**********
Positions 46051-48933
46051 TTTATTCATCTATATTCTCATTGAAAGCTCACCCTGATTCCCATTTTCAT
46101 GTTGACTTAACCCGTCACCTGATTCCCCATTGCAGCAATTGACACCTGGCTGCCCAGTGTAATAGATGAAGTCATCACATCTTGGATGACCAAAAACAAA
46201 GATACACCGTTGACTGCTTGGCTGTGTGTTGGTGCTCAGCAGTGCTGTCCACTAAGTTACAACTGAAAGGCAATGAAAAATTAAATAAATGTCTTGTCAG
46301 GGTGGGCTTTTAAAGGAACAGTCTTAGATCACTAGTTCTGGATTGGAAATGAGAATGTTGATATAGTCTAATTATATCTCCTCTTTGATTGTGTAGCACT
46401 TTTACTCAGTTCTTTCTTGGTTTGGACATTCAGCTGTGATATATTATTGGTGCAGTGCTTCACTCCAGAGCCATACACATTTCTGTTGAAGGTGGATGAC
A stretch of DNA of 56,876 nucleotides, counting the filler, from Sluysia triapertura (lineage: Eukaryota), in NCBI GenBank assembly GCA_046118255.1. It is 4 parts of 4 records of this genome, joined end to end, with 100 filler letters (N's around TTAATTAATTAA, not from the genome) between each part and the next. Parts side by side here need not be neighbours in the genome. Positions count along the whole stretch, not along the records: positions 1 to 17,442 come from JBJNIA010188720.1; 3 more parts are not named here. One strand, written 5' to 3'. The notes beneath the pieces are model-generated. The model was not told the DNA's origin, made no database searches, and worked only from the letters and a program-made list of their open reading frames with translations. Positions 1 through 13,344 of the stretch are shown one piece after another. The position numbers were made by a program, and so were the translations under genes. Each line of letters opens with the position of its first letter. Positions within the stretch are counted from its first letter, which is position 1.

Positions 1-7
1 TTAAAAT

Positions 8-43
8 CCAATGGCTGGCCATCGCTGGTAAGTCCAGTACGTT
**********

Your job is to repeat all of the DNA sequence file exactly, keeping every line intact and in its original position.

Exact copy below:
Positions 46051-48933
46051 TTTATTCATCTATATTCTCATTGAAAGCTCACCCTGATTCCCATTTTCAT
46101 GTTGACTTAACCCGTCACCTGATTCCCCATTGCAGCAATTGACACCTGGCTGCCCAGTGTAATAGATGAAGTCATCACATCTTGGATGACCAAAAACAAA
46201 GATACACCGTTGACTGCTTGGCTGTGTGTTGGTGCTCAGCAGTGCTGTCCACTAAGTTACAACTGAAAGGCAATGAAAAATTAAATAAATGTCTTGTCAG
46301 GGTGGGCTTTTAAAGGAACAGTCTTAGATCACTAGTTCTGGATTGGAAATGAGAATGTTGATATAGTCTAATTATATCTCCTCTTTGATTGTGTAGCACT
46401 TTTACTCAGTTCTTTCTTGGTTTGGACATTCAGCTGTGATATATTATTGGTGCAGTGCTTCACTCCAGAGCCATACACATTTCTGTTGAAGGTGGATGAC
A stretch of DNA of 56,876 nucleotides, counting the filler, from Sluysia triapertura (lineage: Eukaryota), in NCBI GenBank assembly GCA_046118255.1. It is 4 parts of 4 records of this genome, joined end to end, with 100 filler letters (N's around TTAATTAATTAA, not from the genome) between each part and the next. Parts side by side here need not be neighbours in the genome. Positions count along the whole stretch, not along the records: positions 1 to 17,442 come from JBJNIA010188720.1; 3 more parts are not named here. One strand, written 5' to 3'. The notes beneath the pieces are model-generated. The model was not told the DNA's origin, made no database searches, and worked only from the letters and a program-made list of their open reading frames with translations. Positions 1 through 13,344 of the stretch are shown one piece after another. The position numbers were made by a program, and so were the translations under genes. Each line of letters opens with the position of its first letter. Positions within the stretch are counted from its first letter, which is position 1.

Positions 1-7
1 TTAAAAT

Positions 8-43
8 CCAATGGCTGGCCATCGCTGGTAAGTCCAGTACGTT